• “Speaking as a born and raised resident of the state…”

      ———-

      Huh. And here I thought that only southerners were stupid enough to still be fighting that war. I guess I was wrong.

      Just a quick reading comprehension note for you: you should read an entire paragraph before you decide what the viewpoint of the speaker is. If you had read the sentence where I mention slavery as a crucial issue in the civil war and my own attitude about the political value of that war, you wouldn’t have had to “bet” whether or not I thought that the civil war was about slavery, you would have actually known. Of course, then you would have missed your opportunity to sneer at me.

      On the other hand, you would have had some clue what you were talking about and who you were talking to.

      I mentioned the Cyclorama because I find it odd that a city would boast about having “the worlds largest painting” when the subject of that painting is the sacking of the city. It’s picking a scab, just like the whole “war of northern aggression” culture that permeates the south. The place of the war between the states in southern culture is something that yankees–aside from a few throwbacks like yourself–generally don’t get. Mostly, people from north of the Mason-Dixon line have better things to worry about.

      Atlanta is a fairly cosmopolitan city. We boast about having the worlds busiest airport, plenty of national and international business, a very eclectic, young, and forward thinking population. Grant Park and the whole Grant Park area is charming, upscale, and occasionally even hip.

      And in the middle of all of this is this throwback memoriam, this reminder of a culture that the “new” south is trying to throw off and grow past: the Atlanta Cylcorama. It’s weird.

      It demonstrates that politically speaking, the repercussions of the civil war are still with us. There are still real regional separations in the U.S., and real problems with poverty, racial segregation and cultural separatism that stem from reconstruction. At the same time, southern reactionary politics can extend beyond the region. For example, the Bush administration extended the “southern” attitude about medical marijuana to the west coast. This sort of imposed homogeneity may or may not be a good thing, but the power to do that stems from the civil war.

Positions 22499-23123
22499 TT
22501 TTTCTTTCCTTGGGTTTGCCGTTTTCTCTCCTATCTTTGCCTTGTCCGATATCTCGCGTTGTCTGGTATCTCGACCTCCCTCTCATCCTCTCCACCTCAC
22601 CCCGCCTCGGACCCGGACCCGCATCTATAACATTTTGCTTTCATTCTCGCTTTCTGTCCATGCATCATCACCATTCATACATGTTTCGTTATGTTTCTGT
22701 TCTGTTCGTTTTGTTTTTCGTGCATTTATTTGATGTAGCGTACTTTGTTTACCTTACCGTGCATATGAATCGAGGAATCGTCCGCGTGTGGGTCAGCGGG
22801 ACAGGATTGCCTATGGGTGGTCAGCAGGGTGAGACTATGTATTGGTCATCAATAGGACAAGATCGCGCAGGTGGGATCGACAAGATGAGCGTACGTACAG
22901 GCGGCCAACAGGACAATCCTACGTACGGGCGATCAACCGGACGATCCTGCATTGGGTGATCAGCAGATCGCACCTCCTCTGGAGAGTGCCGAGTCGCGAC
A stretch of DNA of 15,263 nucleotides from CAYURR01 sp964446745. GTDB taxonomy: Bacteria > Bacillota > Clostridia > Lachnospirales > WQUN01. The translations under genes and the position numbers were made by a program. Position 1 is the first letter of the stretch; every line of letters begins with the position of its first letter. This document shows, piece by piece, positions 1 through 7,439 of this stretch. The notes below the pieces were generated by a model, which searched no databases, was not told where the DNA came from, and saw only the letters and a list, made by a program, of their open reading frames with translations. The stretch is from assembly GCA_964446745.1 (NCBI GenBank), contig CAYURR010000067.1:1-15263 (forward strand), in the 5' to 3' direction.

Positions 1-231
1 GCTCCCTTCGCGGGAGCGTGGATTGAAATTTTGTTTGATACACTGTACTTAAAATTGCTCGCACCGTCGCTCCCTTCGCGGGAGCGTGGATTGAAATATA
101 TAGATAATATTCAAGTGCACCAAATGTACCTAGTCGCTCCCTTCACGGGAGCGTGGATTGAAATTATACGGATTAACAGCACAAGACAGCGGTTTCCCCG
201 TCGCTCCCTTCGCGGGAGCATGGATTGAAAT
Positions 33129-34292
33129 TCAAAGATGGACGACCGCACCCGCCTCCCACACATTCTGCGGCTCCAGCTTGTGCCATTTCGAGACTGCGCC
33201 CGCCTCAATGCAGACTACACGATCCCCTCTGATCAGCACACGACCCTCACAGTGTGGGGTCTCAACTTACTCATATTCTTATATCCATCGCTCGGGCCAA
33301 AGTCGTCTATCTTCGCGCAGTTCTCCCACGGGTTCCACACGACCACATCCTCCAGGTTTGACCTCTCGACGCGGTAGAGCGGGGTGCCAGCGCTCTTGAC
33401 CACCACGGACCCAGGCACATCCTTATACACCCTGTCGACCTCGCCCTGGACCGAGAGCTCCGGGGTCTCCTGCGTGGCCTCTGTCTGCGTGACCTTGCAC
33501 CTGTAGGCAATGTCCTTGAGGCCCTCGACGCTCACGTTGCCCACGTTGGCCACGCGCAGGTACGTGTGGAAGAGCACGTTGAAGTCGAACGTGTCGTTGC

So I think that it’s a worthwhile question to ask, skeptically: are we better off as an involuntary union of states? Was the civil war, ultimately, worth the price we pay for having fought it? I think it probably was, but I don’t know that it would be if Texas decided to secede tomorrow. It’s a question worth wondering about, given the giant sized political fault lines between “red” and “blue” states today. And one day, I’m going to have to explain to the Highlander why the red states are clustered in the south, and I hope to be able to do it in a way that doesn’t turn him into a regionalist jerk like you, but also doesn’t turn him into a regionalist jerk like 80% of my extended family.

      Now, you might think I’m deluded because I employed a single regionalism in a tongue-and-cheek manner, and that’s fine. But if you would not be deluded yourself, I suggest that you form your judgments with a little more deliberation and a little less prejudice. Otherwise, you’re just living in your own caricature of the world, an echo chamber that reinforces what you already thought and never brings you anything new. And that’s just sad.

  2. Just a couple things:

    I’m not still fighting the civil war, but I do get annoyed with revisionist history. Sure it was a “war of northern aggression” if you want to define it in a sense so strict as to become meaningless. I’m not saying you’re the kind of person who engages in that kind of revisionism, and I agree my response was a bit excessive. However…

    Atlanta is a cosmopolitan city precisely because of the civil war and the North’s victory. There’s just no getting around that.

    It was just as much worthwhile to fight the civil war and end the practice of humans owning other humans in this country as it was worthwhile for the United States to put to use all of it resources to help defeat Nazisim in WWII.